How Tums Antacid Became America’s Most Trusted Brand

These tiny tablets have been providing relief to overfull tummies for nearly a century, earning them the top spot on Reader's Digest's Most Trusted Brands list.

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Think of the roaring twenties, and most of the things that come to mind are long gone—flappers, speakeasies, Model Ts. But one classic is still with us, virtually unchanged: those little rolls of post-meal relief we call Tums.

Created in 1928 and brought to market two years later, Tums were part of a wave of early-20th-century consumer product innovations that included Scotch tape, Wonder bread, and Hostess Twinkies. Like those staples, Tums remains a best seller. In fact, it’s the top-selling brand-name antacid tablet in the nation; the company says it outsells Rolaids by almost two to one.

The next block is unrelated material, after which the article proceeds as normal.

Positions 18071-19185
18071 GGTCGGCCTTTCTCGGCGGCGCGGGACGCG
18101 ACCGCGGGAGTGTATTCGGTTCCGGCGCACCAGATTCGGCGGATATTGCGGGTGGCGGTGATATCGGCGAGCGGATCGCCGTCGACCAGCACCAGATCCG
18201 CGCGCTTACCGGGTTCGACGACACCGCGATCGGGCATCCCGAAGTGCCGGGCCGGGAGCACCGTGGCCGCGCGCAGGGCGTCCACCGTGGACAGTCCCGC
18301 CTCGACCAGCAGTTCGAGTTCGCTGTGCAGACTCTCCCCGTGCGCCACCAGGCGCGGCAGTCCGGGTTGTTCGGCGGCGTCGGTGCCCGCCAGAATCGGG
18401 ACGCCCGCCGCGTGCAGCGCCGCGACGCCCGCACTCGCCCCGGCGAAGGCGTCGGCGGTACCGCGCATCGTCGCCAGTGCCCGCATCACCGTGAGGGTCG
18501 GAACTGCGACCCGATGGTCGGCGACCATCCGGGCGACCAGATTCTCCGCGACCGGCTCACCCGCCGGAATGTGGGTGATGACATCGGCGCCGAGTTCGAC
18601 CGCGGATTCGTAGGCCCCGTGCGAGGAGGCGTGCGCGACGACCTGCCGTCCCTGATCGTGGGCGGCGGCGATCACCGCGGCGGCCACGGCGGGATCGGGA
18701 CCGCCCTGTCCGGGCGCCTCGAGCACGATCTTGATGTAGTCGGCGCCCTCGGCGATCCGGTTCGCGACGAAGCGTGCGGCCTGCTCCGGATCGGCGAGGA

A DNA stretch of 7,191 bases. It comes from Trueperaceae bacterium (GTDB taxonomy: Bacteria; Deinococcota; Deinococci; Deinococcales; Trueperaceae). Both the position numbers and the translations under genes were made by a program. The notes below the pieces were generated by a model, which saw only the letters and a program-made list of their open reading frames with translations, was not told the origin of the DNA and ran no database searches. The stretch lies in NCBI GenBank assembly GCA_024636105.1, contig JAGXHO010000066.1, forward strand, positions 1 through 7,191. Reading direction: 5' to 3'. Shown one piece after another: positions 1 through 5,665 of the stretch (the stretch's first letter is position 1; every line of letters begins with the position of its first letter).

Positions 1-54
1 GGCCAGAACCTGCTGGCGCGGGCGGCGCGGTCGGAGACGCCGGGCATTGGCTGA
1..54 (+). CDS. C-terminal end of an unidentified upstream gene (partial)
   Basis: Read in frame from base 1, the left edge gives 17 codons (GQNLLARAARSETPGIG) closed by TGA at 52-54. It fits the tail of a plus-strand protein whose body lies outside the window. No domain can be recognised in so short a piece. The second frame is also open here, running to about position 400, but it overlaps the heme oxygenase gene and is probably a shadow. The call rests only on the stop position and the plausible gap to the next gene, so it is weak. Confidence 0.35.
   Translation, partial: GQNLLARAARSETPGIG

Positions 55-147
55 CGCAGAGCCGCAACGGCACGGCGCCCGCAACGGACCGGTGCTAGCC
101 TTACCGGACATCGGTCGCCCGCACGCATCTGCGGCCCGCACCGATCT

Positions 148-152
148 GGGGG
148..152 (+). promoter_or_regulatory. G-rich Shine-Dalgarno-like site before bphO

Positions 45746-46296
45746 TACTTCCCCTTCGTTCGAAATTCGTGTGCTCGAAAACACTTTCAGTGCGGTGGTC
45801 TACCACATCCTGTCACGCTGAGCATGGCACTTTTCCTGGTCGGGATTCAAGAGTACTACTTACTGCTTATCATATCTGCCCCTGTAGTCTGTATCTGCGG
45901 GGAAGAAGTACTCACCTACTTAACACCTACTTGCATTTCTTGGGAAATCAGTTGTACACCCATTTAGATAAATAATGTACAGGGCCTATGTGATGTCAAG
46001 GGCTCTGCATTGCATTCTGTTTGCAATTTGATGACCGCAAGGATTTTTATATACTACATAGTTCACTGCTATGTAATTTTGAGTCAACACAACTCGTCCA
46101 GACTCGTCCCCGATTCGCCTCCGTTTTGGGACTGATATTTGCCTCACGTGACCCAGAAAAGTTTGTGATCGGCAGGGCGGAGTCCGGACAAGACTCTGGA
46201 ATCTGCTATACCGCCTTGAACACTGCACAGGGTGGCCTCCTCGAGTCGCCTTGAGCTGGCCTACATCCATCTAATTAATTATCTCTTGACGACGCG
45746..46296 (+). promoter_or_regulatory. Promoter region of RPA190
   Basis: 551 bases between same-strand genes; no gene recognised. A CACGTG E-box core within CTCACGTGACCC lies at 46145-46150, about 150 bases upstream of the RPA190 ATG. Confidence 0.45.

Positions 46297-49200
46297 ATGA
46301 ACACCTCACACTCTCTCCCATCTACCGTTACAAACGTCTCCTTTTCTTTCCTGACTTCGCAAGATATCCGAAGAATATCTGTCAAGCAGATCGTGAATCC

Even before the pandemic, sales were on the rise, and during the pandemic, some varieties were in short supply—unsurprising, since the 4,000 people we polled in our annual Trusted Brands survey put Tums at the top of their list of chosen antacids. While Tums now come in many varieties—with new twists on the original including gummies, smoothie flavors, and Naturals with no artificial flavors or coloring—the basic formula of calcium, sugar, and starch hasn’t changed.

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“New” 1960s Tums ads in Reader’s Digest

How do Tums work?

Those three simple ingredients translate into relief from a meal that’s left you miserable by turning your roiling, boiling stomach acid into water. Typical indigestion, heartburn, or “sour stomach” is caused by rich or spicy foods, which stimulate that acid. It’s a problem people have grappled with for thousands of years. The ancient Sumerians of southern Mesopotamia recorded their cure on clay tablets: sodium bicarbonate (better known as baking soda) mixed with milk and peppermint.